The only female cat I’ve ever owned got a tattoo at her spay site for that reason. A dot or a line or something, I don’t remember. The vet dealt with a lot of strays and was really well known in his community – the neighborhood was full of BOTH strays AND outdoor cats, so he had a policy of ALWAYS checking for microchips and tattooing spayed females to avoid uneccessary anesthesia/surgery/etc. It doesn’t add any pain or problems to the spay surgery if done at the same time as the procedure, and it save a lot of trouble in the future for minimal effort. This post just confirms my opinion that all vets should do that.

Post # 13
2932 posts
Sugar bee
  • Wedding: July 2013

View original reply
@LyndzJM:  Just wanted to say that I think you’re pretty amazing. Of course you want your kitty back. You love her! It’s still clear that you love her very much because you’re focused on doing the best thing for HER and not just dealing with your wants. That, to me, is the essence of love. This is a sad but beautiful story.

Post # 14
344 posts
Helper bee
  • Wedding: November 1999

I think the lady who found the cat is a bit shady. I don’t think she’s telling the truth at all. Though at the same time, why does it matter if this lady had become attached to your cat? It’s your cat, dangit! She has a microchip and is registered to you! Why the heck was the vet even considering you’d give her to this stranger? So weird. Something sounds really off. I mean, I’ve grown very attached to that little “Boo” dog, but that doesn’t mean I get to keep him if he just so happens to arrive at my doorstep.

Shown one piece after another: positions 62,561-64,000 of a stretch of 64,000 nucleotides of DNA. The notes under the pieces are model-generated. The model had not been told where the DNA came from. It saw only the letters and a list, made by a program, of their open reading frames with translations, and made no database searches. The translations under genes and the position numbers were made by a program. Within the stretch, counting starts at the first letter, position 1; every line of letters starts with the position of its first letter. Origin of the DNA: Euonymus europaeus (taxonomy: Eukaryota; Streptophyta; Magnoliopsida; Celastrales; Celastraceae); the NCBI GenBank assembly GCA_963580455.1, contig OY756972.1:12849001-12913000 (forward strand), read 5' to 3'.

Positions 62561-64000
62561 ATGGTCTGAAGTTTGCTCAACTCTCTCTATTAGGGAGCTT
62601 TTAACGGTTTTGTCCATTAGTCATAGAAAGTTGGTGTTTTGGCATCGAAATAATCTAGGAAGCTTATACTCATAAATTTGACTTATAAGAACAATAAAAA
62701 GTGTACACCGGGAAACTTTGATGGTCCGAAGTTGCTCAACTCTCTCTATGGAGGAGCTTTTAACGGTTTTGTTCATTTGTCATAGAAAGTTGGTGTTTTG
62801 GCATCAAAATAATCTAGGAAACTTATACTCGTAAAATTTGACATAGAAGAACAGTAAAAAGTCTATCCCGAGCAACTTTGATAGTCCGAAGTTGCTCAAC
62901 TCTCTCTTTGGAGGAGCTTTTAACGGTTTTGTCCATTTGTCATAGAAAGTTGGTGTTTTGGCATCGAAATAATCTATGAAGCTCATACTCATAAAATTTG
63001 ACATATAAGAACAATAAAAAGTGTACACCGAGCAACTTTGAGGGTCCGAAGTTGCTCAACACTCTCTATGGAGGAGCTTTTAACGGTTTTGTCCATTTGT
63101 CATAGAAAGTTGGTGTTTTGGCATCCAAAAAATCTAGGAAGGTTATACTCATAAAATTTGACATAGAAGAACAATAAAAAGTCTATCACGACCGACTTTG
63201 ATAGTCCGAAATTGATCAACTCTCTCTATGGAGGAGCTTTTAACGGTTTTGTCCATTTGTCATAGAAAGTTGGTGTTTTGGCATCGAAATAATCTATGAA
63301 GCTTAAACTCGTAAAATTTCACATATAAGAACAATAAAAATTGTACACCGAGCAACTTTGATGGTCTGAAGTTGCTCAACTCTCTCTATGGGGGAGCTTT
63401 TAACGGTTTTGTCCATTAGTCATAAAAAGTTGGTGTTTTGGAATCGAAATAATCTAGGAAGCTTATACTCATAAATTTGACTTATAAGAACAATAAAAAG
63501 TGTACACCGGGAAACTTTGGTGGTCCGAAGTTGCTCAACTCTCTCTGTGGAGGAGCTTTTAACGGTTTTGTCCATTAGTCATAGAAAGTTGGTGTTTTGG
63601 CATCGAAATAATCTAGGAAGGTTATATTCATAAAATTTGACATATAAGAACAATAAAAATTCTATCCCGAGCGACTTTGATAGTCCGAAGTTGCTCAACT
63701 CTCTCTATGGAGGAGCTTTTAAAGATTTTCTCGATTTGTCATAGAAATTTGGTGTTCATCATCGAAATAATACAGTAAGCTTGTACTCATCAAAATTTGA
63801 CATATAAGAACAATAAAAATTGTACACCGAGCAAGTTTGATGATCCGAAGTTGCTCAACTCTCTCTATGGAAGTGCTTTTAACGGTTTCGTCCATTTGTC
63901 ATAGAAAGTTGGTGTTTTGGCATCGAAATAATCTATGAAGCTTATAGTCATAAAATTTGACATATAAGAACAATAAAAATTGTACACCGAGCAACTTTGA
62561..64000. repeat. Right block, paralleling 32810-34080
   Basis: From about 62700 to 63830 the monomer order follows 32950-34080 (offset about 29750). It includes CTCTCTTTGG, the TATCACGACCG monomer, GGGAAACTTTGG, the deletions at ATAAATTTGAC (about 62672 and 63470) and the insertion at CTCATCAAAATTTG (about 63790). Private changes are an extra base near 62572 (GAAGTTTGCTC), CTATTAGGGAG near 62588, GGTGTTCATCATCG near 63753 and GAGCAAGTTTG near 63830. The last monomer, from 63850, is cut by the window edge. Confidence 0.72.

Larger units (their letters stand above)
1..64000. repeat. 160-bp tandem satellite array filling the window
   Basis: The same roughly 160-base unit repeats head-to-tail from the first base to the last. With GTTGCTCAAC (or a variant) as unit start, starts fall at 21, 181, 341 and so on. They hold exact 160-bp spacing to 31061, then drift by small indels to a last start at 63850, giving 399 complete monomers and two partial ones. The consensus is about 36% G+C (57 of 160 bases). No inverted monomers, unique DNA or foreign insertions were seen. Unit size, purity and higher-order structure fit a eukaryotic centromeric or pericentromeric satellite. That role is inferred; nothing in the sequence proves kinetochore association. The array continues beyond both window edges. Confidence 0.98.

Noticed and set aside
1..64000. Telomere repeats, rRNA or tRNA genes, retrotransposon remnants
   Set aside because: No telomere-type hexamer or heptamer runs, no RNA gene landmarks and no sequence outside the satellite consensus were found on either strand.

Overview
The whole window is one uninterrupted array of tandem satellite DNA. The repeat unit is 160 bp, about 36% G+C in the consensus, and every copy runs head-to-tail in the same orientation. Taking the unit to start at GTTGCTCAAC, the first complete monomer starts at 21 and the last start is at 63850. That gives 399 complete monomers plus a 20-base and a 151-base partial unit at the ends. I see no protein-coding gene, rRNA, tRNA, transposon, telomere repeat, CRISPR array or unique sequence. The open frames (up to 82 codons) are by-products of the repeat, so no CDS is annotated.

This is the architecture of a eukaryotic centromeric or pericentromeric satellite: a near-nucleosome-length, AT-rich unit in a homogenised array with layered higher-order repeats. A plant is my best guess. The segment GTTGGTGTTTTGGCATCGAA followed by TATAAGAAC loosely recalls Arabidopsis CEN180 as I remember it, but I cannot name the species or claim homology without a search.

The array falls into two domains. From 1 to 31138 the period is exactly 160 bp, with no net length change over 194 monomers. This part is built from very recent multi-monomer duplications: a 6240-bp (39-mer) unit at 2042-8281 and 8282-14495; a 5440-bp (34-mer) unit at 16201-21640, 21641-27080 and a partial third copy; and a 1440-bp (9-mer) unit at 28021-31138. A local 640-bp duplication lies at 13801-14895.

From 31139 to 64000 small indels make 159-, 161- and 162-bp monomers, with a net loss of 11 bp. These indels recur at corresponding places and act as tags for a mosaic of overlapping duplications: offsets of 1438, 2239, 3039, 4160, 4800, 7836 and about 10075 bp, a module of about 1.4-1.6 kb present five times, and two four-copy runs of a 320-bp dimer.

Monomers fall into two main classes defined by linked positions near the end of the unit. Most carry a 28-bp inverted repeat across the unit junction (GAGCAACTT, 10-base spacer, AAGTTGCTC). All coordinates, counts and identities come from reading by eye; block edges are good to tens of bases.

Post # 15
610 posts
Busy bee
  • Wedding: July 2014

  Obviously the lady lied to the vet about where she got the cat. She should have been truthful about where she found her in the first place, than the vet wouldnt have wasted his time opening her up to find that she was already spayed! The vet also should have never forced you into giving the cat up to this lady. 

   I adopted a cat from a spca once and it was microchipped. I had to give him up because of allergies. I ended up getting a call from alberta spca so they could rehome him. 

  It is the vets job to check for microchip but if someone isnt truthful about where they found them than it really isnt their fault. 

Post # 16
4845 posts
Honey bee
  • Wedding: August 2013

I’m confused why this person who found the cat lacked the common sense to take it to a vet or shelter to be checked for a chip right away. -_- 

I would be taking my cat back, sorry. I would thank this person for taking good care of her/him, but I would not be letting my baby go. I would however, keep a collar on her and keep her indoors or on a leash.